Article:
News Isg Redevelop Former Barclay’s Bank Cambridge

ISG has won a £3m project to redevelop a Grade II listed former Barclay’s Bank in Cambridge for commercial property developer, Wrenbridge.

The contractor will have to break through the 750mm thick concrete bank vault at the historic property as part of a wide-ranging refurbishment that will see ISG convert the building into two ground floor restaurants and three storeys of student accommodation for nearby King’s College.

The two restaurants, which have already been pre-let to restaurant chains ZiZi’s and CAU, will be housed in the ornate former bank, which features an original 18th century embossed ceiling with gold relief. The student accommodation will be created in the office areas above the retail bank, with the original roof structure removed and a steel frame extension providing an additional storey on the building, which incorporates a green sedum planted area.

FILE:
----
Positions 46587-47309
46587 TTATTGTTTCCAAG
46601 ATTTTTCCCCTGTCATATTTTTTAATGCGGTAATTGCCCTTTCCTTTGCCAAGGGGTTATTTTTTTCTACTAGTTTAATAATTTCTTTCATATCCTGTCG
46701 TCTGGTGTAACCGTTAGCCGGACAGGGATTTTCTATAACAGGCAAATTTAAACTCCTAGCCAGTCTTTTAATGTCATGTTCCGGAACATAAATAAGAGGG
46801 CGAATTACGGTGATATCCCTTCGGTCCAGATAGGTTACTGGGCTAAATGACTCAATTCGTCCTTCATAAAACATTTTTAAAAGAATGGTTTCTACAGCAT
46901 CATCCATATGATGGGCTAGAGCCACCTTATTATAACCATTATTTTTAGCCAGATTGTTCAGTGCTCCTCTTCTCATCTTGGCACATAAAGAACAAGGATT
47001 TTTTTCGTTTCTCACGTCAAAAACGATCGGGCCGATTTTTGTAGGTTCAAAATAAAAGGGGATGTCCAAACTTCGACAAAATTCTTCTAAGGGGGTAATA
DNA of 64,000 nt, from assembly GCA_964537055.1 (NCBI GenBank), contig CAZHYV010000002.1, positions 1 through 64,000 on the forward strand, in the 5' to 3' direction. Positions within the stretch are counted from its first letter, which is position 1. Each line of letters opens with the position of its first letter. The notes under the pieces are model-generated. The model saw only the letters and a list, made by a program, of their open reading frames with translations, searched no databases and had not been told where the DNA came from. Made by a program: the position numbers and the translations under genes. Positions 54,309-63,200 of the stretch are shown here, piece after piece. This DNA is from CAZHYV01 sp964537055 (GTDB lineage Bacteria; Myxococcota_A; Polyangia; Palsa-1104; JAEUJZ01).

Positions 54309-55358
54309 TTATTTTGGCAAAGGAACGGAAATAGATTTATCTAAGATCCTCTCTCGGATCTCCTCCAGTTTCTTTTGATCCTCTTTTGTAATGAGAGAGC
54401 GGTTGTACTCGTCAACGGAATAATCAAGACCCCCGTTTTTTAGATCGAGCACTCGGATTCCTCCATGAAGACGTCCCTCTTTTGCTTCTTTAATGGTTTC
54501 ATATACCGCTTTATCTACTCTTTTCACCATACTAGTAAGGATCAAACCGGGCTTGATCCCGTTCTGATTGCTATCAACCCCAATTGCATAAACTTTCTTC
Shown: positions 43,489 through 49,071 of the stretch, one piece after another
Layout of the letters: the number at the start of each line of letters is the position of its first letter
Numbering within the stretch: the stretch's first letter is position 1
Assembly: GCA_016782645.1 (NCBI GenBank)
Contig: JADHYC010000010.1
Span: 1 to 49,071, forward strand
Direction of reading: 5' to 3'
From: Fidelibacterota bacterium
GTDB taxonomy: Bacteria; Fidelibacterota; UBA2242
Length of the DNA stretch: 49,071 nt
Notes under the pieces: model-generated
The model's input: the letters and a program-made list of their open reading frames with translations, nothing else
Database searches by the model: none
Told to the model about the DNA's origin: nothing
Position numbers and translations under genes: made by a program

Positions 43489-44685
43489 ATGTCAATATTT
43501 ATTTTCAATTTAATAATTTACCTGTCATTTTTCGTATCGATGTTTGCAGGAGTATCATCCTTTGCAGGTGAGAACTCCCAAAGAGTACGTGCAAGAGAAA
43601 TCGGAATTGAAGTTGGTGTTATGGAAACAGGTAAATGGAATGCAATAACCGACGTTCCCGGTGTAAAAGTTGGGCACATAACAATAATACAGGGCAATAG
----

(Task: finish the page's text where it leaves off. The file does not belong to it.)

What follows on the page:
The design & build project involves retention of the existing façade and reconfiguration of the interior space, including installation of new staircases, two new passenger lifts and a service lift for the restaurants. Several original features of historical interest will be removed during the redevelopment and replaced in the restaurant areas following completion, including an 18th century feature fire place and an original door and frame.

Removal of the bank vault ceiling will enable ISG to lower some floor areas to provide improved working height and greater headroom in some of the adjacent student study bedrooms. Each of the 32 student accommodation units will have en-suite bathroom facilities with internet access and communal kitchen facilities.

ISG’s Phillip Allerton, managing director, East, commented: “This high profile project maximises both the existing building’s aesthetic appeal and its prime location. Working closely with our design partners we have developed a solution that enhances overall capacity within the structure, through the addition of a discreet roof extension, while answering the challenges of an historically protected building.”

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